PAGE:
There are many tempting indulgences during the holiday season. From an abundance of sugar, to larger portions, to decadent meals, food can take as much a toll as alcohol and make you feel out of control. Find the balance for yourself between enjoying the special holiday food while also paying attention to your bodies needs. I love all the fun holiday food, and I only indulge in most of these things once a year. It’s not about denying or depriving, it’s about balance.For me, being hyper intentional during the work day about eating good things, and being more intentional with a healthy breakfast on the weekends can really make a big difference in my holiday relationship with food. Find your balance, and don’t forget that your body still needs some vegetables.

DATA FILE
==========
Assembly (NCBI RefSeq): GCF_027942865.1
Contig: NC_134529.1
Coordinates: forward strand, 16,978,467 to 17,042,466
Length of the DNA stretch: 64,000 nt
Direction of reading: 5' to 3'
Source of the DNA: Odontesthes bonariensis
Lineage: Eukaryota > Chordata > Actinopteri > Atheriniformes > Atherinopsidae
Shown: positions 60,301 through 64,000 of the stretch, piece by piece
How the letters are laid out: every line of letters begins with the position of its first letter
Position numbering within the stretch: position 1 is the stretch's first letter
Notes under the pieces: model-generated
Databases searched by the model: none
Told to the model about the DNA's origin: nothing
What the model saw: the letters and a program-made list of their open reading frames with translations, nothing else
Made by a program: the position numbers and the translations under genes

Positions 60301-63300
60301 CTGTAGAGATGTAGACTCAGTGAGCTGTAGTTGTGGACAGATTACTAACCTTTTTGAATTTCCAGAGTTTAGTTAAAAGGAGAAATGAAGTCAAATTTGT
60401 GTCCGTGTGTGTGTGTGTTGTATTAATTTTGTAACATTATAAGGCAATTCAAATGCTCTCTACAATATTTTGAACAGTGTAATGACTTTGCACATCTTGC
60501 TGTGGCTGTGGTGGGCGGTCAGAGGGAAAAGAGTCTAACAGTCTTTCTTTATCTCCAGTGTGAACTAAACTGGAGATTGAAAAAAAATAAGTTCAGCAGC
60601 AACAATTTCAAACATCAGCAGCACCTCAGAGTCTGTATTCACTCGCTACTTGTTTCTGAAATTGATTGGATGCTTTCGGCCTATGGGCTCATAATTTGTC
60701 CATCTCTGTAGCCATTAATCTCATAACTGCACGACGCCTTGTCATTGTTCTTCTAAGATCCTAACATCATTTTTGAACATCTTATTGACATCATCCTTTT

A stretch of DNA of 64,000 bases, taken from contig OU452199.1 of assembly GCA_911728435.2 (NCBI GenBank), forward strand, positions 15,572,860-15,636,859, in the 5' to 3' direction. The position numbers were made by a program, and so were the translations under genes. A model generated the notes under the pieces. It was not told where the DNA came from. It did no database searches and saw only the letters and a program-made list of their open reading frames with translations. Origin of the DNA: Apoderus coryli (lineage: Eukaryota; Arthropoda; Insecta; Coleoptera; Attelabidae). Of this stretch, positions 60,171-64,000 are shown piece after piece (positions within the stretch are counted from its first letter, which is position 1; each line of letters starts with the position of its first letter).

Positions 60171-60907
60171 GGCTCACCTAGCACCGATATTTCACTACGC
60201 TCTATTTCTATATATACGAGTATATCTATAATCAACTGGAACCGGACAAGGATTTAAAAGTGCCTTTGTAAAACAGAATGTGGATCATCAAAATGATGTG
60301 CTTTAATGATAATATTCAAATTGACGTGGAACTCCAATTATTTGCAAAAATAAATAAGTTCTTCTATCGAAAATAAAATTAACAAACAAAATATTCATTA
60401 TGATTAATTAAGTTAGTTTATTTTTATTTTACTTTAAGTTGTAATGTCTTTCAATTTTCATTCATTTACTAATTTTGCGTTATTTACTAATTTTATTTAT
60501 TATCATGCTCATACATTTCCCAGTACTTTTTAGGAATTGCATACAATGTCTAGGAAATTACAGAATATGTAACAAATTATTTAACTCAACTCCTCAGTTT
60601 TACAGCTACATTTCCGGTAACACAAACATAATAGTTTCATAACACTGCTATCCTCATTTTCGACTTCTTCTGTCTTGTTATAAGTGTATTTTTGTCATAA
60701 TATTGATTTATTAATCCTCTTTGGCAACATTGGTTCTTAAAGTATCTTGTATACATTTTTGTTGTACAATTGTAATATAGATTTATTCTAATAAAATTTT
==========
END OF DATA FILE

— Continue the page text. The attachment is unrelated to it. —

Remember, Holiday Stress Will Pass
Just like all things, this too shall pass. Keeping a strong sense of self during the holiday season will give you a sense of consistency and security during the ups and downs during the holidays. Focus on the things you enjoy, breathe through the things you don’t, and remember that this holiday season will eventually come to a close.

 

As always, be kind to yourself. Happy Holidays!

 

-Darci

The Economics of Relationships: When to De-Invest

A good friend of mine is a counselor. He is also a drinking buddy. Many a time he has graciously talked me through some difficult times while out for a drink, and his words always stick with me. I will find myself mulling over his insights for days, weeks, even months.

Recently, I asked him what was the right thing to do. Would this be wrong, would this make me a bad person? And his response was not what I expected. He started talking about economics. About cost-benefit analysis, this idea that you make decisions by comparing the cost of doing something with it’s benefits. As he went on, he explained that it wasn’t so much about whether it was right or wrong for me to do or not do something, but rather would it cause me more pain to do it vs not do it.